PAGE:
On Thu, Dec 12, 2019 at 9:16 AM Geert Uytterhoeven email@example.com wrote:
On Wed, Dec 11, 2019 at 9:53 PM Arnd Bergmann firstname.lastname@example.org wrote:
+``include/uapi/asm-generic/ioctl.h`` provides four macros for defining +ioctl commands that follow modern conventions: ``_IOC``, ``_IOR``, +``_IOW``, and ``_IORW``. These should be used for all new commands, +with the correct parameters:
This says _IO....
- The macro name determines whether the argument is used for passing
- data into kernel (_IOW), from the kernel (_IOR), both (_IOWR) or is
into the kernel , or is
- not a pointer (_IOC). It is possible but not recommended to pass an
- integer value instead of a pointer with _IOC.
...which is not explained here, but _IOC is?
I mean _IO() everywhere, I would consider _IOC an implementation detail and not document that here.
s/_IOC/_IO/ throughout the document now.
- The name of the data type pointed to by the argument, the command
- number encodes the ``sizeof(size)`` value in a 13-bit or 14-bit integer,
- leading to a limit of 8191 bytes for the maximum size of the argument.
- Note: do not pass sizeof(type) type into _IOR/IOW, as that will lead
- to encoding sizeof(sizeof(type)), i.e. sizeof(size_t).
Looks like "size" could be renamed, to make this more obvious?
Changed to data_type now, which is what I found in some other documentation.
+space timespec exactly. The get_timespec64() and put_timespec64() helper +functions canbe used to ensure that the layout remains compatible with
+``ktime_get_real_ns()`` can be used for CLOCK_REALTIME timestamps that +may be required for timestamps that need to be persistent across a reboot
Drop "may be required for timestamps that"?
+* ``long`` and ``unsigned long`` are the size of a register, so
- they can be either 32 bit or 64 bit wide and cannot be used in portable
32-bit or 64-bit (for consistency with the rest of the document)
The convention I was trying to follow is to write
"32-bit userspace" or "32-bit processor"
"this type is 32 bit wide"
I wasn't consistent though, changed it now as you suggested.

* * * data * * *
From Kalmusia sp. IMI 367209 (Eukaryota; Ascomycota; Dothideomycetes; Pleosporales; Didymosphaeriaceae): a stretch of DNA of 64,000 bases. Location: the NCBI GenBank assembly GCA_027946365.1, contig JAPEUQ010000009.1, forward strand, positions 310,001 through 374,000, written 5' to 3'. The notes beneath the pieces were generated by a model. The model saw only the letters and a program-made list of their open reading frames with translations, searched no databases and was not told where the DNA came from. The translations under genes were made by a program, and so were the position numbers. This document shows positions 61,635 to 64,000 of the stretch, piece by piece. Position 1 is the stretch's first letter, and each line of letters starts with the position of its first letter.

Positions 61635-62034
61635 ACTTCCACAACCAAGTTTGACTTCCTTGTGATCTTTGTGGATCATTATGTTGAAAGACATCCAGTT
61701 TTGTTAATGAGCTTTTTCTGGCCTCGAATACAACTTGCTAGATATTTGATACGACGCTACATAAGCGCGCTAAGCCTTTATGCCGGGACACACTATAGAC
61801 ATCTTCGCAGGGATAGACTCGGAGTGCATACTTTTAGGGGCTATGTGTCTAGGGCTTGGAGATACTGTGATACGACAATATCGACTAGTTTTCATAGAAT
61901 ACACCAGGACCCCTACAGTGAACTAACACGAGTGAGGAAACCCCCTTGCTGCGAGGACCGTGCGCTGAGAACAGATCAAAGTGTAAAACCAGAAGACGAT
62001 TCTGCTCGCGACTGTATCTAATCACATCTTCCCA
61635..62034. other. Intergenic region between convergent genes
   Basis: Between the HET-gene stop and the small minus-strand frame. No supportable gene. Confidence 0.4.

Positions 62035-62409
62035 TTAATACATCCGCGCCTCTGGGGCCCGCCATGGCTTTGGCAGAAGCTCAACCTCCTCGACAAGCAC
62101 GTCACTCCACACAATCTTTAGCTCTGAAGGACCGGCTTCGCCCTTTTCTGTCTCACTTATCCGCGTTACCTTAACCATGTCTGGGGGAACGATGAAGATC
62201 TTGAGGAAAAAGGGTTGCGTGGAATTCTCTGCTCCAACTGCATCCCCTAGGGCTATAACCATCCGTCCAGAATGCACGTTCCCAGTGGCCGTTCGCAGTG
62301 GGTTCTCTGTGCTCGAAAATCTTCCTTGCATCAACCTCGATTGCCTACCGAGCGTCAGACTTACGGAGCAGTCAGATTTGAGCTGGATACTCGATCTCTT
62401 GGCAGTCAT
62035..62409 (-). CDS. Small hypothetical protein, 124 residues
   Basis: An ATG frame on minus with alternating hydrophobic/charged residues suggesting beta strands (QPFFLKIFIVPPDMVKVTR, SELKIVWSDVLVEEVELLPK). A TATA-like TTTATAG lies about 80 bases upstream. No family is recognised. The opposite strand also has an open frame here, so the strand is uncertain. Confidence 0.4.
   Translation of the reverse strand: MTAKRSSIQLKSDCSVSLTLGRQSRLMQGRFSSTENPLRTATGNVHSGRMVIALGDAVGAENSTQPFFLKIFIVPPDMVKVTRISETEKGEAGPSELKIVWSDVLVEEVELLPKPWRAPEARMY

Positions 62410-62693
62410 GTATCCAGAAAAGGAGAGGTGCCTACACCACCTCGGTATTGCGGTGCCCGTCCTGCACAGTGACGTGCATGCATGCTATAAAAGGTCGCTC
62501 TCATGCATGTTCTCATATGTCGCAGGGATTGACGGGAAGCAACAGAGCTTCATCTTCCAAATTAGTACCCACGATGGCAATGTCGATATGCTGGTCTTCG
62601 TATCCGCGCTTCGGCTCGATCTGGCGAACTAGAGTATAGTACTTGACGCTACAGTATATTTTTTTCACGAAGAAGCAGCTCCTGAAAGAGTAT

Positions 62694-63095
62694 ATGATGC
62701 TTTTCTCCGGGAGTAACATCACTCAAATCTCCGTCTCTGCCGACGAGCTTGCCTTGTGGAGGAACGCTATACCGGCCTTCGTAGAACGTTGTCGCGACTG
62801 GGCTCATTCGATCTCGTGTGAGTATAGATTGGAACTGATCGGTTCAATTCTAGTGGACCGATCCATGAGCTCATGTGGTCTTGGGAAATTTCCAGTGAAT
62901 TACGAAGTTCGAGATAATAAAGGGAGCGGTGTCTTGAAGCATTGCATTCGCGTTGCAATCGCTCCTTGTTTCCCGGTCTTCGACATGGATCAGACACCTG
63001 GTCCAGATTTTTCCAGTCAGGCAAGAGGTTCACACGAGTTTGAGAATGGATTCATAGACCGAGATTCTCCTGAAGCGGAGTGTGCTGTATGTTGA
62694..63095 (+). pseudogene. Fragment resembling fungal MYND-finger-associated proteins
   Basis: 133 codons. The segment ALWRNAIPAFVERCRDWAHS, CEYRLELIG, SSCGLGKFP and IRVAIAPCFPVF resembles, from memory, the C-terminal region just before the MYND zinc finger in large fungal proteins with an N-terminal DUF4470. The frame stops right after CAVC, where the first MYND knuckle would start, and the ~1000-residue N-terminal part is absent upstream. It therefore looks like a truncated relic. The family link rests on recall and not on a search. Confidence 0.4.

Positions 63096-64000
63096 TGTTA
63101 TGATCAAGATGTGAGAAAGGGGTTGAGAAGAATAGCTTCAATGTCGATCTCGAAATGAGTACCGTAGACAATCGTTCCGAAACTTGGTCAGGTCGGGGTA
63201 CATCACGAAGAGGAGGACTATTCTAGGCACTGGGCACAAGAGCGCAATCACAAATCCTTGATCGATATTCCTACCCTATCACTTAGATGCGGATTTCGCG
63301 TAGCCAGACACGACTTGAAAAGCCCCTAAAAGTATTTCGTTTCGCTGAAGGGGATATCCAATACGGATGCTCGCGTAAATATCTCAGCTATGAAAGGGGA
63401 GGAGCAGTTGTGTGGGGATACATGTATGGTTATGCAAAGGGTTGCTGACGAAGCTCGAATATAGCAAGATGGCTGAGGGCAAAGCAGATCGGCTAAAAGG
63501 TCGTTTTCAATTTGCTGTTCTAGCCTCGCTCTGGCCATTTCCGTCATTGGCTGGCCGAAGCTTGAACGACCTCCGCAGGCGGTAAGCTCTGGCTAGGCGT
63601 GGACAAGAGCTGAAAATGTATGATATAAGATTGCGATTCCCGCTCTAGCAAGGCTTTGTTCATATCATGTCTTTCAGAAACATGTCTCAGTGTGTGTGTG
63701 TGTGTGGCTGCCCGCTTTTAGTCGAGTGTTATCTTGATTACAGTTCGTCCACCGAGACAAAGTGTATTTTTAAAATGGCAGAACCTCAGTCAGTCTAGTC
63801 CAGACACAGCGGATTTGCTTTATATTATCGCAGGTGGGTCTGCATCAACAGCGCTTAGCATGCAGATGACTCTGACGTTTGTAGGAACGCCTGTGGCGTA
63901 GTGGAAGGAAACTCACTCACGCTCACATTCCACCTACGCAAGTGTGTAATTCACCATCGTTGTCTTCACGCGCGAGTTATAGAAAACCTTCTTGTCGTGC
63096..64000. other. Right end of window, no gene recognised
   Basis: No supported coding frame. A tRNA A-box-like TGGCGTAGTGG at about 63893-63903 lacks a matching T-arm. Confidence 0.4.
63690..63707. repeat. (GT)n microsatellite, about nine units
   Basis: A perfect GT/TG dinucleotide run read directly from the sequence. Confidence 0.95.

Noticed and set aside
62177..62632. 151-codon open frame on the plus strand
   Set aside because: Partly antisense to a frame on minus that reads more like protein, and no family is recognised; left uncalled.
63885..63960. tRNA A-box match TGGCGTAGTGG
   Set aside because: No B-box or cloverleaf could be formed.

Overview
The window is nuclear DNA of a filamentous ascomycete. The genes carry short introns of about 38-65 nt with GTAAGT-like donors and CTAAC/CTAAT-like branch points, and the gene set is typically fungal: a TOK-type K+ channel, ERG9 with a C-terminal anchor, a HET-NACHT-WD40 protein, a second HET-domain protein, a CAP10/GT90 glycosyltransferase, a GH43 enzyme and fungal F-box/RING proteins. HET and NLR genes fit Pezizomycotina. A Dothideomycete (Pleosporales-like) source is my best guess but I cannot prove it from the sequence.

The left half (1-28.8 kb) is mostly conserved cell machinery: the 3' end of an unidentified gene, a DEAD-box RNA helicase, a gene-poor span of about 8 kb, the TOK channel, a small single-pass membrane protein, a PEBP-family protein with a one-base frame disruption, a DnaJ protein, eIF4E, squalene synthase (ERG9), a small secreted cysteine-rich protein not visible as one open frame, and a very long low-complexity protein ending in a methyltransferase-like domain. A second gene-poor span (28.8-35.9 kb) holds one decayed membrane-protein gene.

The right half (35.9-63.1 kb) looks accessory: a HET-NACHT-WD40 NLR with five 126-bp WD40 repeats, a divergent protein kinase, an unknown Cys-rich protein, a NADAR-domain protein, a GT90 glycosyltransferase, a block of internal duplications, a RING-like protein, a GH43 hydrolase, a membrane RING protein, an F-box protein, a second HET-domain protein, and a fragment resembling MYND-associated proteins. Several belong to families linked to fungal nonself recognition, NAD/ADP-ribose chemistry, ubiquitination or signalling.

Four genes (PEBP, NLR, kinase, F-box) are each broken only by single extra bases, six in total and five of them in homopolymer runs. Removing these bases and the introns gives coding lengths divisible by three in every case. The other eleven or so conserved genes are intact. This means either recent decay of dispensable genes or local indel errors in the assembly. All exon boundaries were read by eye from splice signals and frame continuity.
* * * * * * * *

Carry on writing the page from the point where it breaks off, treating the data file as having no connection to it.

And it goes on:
+* On ARM OABI user space, 16-bit member variables have 32-bit
- alignment, making them incompatible with modern EABI kernels.
- Conversely, on the m68k architecture, all struct members have at most
- 16-bit alignment. These rarely cause problems as neither ARM-OABI nor
"have at most 16-bit alignment" sounds a bit weird to me, as a member may have a greater alignment. "struct members are not guaranteed to have an alignment greater than 16-bit"?
+As explained for the compat mode, it is best to not avoid any padding in
best to avoid any implicit padding?
+* The complexity of user space access and data structure layout at done
+There are many cases in which ioctl is not the best solution for a +problem. Alternatives include
+* System calls are a better choice for a system-wide feature that
- is not tied to a physical device or constrained by the file system
- permissions of a character device node
+* netlink is the preferred way of configuring any network related
- objects through sockets.
+* debugfs is used for ad-hoc interfaces for debugging functionality
- that does not need to be exposed as a stable interface to applications.
+* sysfs is a good way to expose the state of an in-kernel object
- that is not tied to a file descriptor.
+* configfs can be used for more complex configuration than sysfs
+* A custom file system can provide extra flexibility with a simple
- user interface but add a lot of complexity in the implementation.
adds ... to
Thanks for all the suggestions!